I can’t stress it enough. A big part of making it as a screenwriter, from both professional and craft points of view, involves networking. I honestly believe that the more writers you get to know, the bigger an impact it will have on your writing (along with your networking skills).
While I’ve always been a big proponent of inviting my fellow creatives for a get-to-know-you coffee or lunch chat, I decided I’d take it one step further and actually host a networking event, primarily geared towards screenwriters in the San Francisco Bay Area and throughout northern California.
I live relatively close to the ocean, and there’s a small-but-charming deli a block from the beach. The owner is a big supporter of the arts, and always seems to be having some kind of event there (live music, poetry readings, stand-up comedy, etc), so I asked about having my event there. He was quite receptive to the idea.
I posted an announcement about it on Facebook, sent out some invites, and hoped people would be interested.
As you’d expect, several people were very interested in attending, but had previous engagements. A few had last-minute cancellations. Some just couldn’t make it. In the end, 15 of us enjoyed an afternoon of meeting and connecting with other screenwriters. A good time was indeed had by all.
More than a few attendees, especially those I was meeting in person for the first time, asked why I’d decided to do this.
A few reasons:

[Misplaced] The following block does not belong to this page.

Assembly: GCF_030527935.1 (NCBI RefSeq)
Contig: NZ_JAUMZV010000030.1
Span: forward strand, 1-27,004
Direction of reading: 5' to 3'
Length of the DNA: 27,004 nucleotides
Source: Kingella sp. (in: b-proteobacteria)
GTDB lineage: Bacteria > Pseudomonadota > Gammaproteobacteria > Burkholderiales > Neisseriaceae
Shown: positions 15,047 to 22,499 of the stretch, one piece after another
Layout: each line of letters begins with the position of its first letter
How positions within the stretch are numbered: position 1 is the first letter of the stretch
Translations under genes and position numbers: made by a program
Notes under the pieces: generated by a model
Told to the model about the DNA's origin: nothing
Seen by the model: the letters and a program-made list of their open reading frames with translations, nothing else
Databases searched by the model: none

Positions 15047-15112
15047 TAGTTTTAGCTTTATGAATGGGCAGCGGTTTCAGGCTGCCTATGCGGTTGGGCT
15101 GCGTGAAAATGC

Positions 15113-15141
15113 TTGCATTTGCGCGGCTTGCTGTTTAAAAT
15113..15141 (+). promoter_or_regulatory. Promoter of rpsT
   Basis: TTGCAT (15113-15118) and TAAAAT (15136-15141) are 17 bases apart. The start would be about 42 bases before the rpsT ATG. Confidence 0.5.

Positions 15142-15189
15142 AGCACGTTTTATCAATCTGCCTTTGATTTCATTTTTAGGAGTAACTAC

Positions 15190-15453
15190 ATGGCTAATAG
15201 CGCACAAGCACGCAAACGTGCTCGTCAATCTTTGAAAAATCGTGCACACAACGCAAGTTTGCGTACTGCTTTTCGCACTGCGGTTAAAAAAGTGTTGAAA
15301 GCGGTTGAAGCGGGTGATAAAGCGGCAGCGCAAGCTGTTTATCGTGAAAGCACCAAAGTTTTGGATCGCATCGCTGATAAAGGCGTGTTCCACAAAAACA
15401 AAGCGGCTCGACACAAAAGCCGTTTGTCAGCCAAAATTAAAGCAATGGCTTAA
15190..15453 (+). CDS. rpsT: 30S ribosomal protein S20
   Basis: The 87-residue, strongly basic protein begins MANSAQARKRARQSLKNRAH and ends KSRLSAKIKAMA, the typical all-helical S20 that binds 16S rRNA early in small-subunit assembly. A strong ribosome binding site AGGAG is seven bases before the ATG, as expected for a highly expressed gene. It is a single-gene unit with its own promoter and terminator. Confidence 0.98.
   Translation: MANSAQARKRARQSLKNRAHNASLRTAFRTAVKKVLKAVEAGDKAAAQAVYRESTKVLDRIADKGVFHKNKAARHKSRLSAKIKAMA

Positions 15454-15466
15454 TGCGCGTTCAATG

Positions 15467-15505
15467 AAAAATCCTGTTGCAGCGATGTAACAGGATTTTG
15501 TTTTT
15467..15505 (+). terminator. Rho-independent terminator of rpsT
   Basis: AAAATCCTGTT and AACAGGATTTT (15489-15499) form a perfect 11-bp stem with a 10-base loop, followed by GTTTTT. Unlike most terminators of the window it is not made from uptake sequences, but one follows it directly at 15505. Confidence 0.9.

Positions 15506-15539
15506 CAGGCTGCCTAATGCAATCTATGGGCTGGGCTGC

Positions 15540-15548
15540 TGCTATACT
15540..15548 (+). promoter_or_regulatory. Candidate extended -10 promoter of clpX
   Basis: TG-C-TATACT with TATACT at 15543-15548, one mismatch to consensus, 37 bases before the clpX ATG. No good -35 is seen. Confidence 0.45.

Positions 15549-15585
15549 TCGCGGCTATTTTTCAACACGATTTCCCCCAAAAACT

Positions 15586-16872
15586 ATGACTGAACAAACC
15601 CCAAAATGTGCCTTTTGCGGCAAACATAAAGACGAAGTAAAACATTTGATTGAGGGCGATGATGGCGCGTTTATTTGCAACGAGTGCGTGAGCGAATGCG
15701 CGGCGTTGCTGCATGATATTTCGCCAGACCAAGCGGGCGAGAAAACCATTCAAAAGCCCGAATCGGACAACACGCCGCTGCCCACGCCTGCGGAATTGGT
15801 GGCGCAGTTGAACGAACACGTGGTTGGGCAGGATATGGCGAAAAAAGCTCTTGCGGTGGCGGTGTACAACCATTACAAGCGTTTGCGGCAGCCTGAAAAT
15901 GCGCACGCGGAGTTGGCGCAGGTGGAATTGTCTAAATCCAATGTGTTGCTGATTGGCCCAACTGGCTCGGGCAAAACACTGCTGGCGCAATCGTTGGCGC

-I really enjoy networking and getting to know other writers. It’s always great to meet a kindred spirit, and is a pleasant reminder you’re not the only one trying to do this.
-Not being in Los Angeles, there aren’t as many screenwriters around here. For those that are, this seemed like a good way to try and bring a part of the community together.
-Networking and social skills are two of those underrated tools for helping you develop your career, and you should take advantage of being able to work on both whenever you can. From swapping script notes to industry connections, the more people you know, the better your chances of helping yourself out.
-An event like this gives you and others that you meet the opportunity to talk about your work and everything going on with it. One of the writers was just starting out, and I got to hear another writer (with a lot more experience) help them figure out the story they were working on and the most effective way to pitch it.
I was also asked if I’d be doing this sort of thing again. Based on the positive responses, I believe I will. Probably sometime in the spring.
In case you’re wondering, it wasn’t too big an undertaking. If you’re interested in expanding your local network of writers, I heartily recommend looking into it. Pick a date. Find a venue. Get the word out. Be social. Wins all around. Both you and the writers in your neck of the woods will benefit and appreciate it.
2 thoughts on “Getting to know you”
Good for you, Paul, for making it happen! You’re always an inspiration to us all! I encourage all writers in the area to join Paul in his efforts to bring writers together! NOTE: Please, don’t forget to invite James Syring. He’s always looking for an excuse to NOT do those rewrites he promised himself to do! Even if it means buying an airline ticket to fly to San Fransisco all the way from Colorado! (-:
Nice job Paul. Glad you decided to do this. Heartily endorse.